17 Nov 2015

Liquefaction label for some Christchurch homes

6:37 pm on 17 November 2015

Nearly 4500 Canterbury homes have been classed as being more vulnerable to liquefaction since the earthquakes.

Liquefaction following a swarm of earthquakes in Christchurch in December 2011.

Liquefaction following a swarm of earthquakes in Christchurch in December 2011. Photo: RNZ / Bridget Mills

Liquefaction is the process whereby the ground turns to liquid during earthquakes. It left large parts of east Christchurch covered in thick layers of silt, and toppled houses off their foundations.

The Earthquake Commission (EQC) today held an information session for affected residents, who were told they would be officially informed of the classification by early next year.

It was unlikely to be a surprise to those affected but did mean they would qualify for an EQC payout.

South Shore residents Pete and Marion Neal are among those waiting to find out if their land is classed as being more prone to liquefaction than it was before the earthquakes.

However, they're in no doubt that it actually is, with liquefaction and the silt it produces a major problem around their home.

"We had 22 tonne in our garden, of liquefaction, I know that for a fact, and that would be a conservative estimate...that's what I took away...me and her with shovels."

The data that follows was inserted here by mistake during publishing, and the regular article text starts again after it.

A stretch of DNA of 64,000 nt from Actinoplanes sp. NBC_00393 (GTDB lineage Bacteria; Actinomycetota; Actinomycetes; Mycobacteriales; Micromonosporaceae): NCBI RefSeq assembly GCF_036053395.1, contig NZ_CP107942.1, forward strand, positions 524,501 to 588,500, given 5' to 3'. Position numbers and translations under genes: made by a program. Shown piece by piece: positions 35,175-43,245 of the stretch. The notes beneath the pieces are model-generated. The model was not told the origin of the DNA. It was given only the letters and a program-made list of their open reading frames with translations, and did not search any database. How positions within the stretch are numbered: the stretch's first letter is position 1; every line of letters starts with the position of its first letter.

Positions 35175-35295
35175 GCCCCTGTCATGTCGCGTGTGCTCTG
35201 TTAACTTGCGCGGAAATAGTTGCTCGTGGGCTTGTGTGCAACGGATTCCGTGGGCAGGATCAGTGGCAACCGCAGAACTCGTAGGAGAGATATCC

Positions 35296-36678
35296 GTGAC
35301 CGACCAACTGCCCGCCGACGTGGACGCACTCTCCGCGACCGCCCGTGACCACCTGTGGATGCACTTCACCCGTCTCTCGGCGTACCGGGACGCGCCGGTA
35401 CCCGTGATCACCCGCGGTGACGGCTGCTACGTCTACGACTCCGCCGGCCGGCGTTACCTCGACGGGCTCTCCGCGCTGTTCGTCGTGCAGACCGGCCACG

EQC head of land settlements Keith Land.

EQC head of land settlements Keith Land. Photo: RNZ / Conan Young

EQC head of land settlements Keith Land said compensation would be based on either the cost of preventing liquefaction from recurring - or how much a property's value had fallen because of it.

"The qualification packs going out now should be completed, hopefully, within weeks. There may be a few really complex cases which might take us that little bit longer but they should all be done this year," he said.

Payments would be cash settlements and would start early next year.

Mr Land denied it was a subjective judgement and said figures would be arrived at based on assessments by engineers and valuers.

"We believe it's actually quite an objective call based on the criteria we're using...how that then feeds in to a market is a whole different question which I can't really comment on."

Mr Neal said he already had a good idea what he would be eligible for based on the most recent valuation the council did on his property when it set its new rates charges.

"They've reduced our land value from $280,000 to $260,000, so somebody has come up with a figure somewhere...I don't know, these are all uncertainties that I don't seem to be able to fathom," he said.

Another homeowner waiting to find out if he qualified for a payment but who asked not to be named said the land damage in his area was so bad he wondered whether he was being given the correct advice on the type of foundations his rebuilt house would need.

It had been a two-year battle to get EQC to stump up for the full cost of rebuilding his home, and wondered if the same would happen with getting it to pay out for the damage to his land.

"I've had a heart attack, I've had a stroke, and my doctor attributes these to the stress that I've been under with taking up the battle with EQC...it's continually having to fight for what you know is right."

The commission has already begun settling claims for the 9500 households deemed to be potentially more vulnerable to flooding because of quake-related land subsidence.

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